The Brothers Cazimero

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The Brothers Cazimero are a Hawaiian musical duo made up of Robert Cazimero on bass and Roland Cazimero on twelve string guitar. Robert also plays piano as a solo musician. The Cazimeros got their start during the Hawaiian Renaissance with ukulele and slack-key guitarist Peter Moon's band, The Sunday Manoa, on their first recording, Guava Jam. Since that time, The Brothers Cazimero have released at least 36 recordings and three DVDs. For three decades, the group performed at the annual Lei Day Concert. They made their Carnegie Hall debut in 1989 ([1]).

The Hawai'i Academy of Recording Arts (HARA) has honored the Cazimeros with 25 Na Hoku Hanohano Awards. Robert and Roland have also received individual Hoku Awards as solo artists. The Cazimeros' album Some Call It Aloha...Don't Tell was nominated for a Grammy Award for Best Hawaiian Music Album in 2005. In 2006, they were inducted into the Hawaiian Music Hall of Fame.

In 1991, Roland joined Henry Kapono Kaaihue, Israel "Iz" Kamakawiwo'ole and Cyril Pahinui in recording "Broken Promise", a Hawaiian mele ku'e (song of protest) written by Kaaihue. The project won two Hoku Awards -- "Song of the Year" and "Single of the Year"—in 1992.

Robert Cazimero is also a kumu hula (teacher of hula) for the hālau hula (a contemporary translation is "hula school") Halau Na Kamalei. Members of the halau have often performed with Robert and Roland as dancers and as a choral group. The Brothers are featured (with 3 songs) on the audio track for the Over Hawaii documentary which was broadcast on public television stations in 2012.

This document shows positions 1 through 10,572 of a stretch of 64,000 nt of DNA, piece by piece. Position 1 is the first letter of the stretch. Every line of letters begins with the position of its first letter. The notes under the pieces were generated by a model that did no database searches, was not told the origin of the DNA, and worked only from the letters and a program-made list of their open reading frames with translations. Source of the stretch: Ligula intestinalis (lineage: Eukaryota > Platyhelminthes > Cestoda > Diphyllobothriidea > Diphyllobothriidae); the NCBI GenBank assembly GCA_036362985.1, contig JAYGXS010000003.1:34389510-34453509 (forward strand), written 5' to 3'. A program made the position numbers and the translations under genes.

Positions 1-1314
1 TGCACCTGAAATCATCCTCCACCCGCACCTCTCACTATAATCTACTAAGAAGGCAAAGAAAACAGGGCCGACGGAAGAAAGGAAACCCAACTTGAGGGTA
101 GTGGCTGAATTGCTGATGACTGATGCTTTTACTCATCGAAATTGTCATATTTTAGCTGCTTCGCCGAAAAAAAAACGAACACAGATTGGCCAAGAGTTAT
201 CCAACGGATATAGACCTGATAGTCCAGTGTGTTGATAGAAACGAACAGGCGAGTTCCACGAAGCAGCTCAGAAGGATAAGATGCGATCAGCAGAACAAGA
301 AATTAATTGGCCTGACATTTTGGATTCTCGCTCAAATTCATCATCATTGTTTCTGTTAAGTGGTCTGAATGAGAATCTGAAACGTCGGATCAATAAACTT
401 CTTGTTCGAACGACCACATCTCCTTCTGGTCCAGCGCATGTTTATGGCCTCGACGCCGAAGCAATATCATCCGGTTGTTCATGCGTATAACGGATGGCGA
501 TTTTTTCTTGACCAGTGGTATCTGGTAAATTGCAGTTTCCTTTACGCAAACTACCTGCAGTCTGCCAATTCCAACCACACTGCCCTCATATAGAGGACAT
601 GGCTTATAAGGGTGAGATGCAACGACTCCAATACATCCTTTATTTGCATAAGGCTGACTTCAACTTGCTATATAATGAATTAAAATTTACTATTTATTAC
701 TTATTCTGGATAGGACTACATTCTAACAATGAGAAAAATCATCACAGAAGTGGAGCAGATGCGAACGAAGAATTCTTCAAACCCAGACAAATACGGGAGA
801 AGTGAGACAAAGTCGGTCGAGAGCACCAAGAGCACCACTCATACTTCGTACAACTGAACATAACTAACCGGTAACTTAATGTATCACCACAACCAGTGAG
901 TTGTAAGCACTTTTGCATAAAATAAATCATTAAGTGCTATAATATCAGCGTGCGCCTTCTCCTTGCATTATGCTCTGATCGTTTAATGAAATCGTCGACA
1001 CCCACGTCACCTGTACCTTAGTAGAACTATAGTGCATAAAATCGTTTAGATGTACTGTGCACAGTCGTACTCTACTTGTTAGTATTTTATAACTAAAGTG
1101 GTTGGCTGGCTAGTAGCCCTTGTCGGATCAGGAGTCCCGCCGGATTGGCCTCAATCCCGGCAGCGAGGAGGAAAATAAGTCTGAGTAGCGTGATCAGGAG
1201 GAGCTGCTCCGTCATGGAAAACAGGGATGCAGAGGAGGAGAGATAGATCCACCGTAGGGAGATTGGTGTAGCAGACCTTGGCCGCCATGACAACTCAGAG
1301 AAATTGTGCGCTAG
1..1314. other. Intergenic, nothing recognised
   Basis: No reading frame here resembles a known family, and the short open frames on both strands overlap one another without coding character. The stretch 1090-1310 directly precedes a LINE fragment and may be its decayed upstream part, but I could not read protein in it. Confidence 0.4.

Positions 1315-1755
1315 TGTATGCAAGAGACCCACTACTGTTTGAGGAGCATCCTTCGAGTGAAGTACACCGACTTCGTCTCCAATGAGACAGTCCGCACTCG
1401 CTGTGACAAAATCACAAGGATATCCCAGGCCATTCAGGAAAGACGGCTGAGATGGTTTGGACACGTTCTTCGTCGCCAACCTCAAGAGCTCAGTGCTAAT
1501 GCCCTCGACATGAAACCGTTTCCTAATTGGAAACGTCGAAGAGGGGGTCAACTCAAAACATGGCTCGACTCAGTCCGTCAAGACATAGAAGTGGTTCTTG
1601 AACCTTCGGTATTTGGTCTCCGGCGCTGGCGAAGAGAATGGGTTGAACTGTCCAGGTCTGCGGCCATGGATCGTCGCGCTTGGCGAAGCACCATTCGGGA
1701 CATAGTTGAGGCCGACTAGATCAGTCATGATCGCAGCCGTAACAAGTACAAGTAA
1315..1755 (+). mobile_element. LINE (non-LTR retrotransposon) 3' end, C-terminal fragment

Leina'ala Kalama Heine, a kuma hula, performed as a solo dancer with the Brothers Cazimero, a distinct honor in hula. She was sometimes called "the third brother" due to her professional relationship with the Cazimeros.[2]

Select discography[edit]

  • The Brothers Cazimero, Music of Polynesia MOP 38000
  • The Brothers Cazimero vol. II, Music of Polynesia MOP 41000[3]
  • The Brothers Cazimero in Concert, Music of Polynesia MOP 47000[3]
  • Ho'āla, Mountain Apple Company MAC 1005 Recorded 1978[4]


  1. ^
  2. ^ Wu, Nina (2015-09-22). "Kumu hula Leina‘ala Kalama Heine dies". Honolulu Star-Advertiser. Archived from the original on 2015-09-26. Retrieved 2015-09-29. 
  3. ^ a b from the album sleeve of the first album
  4. ^ from the album cover

External links[edit]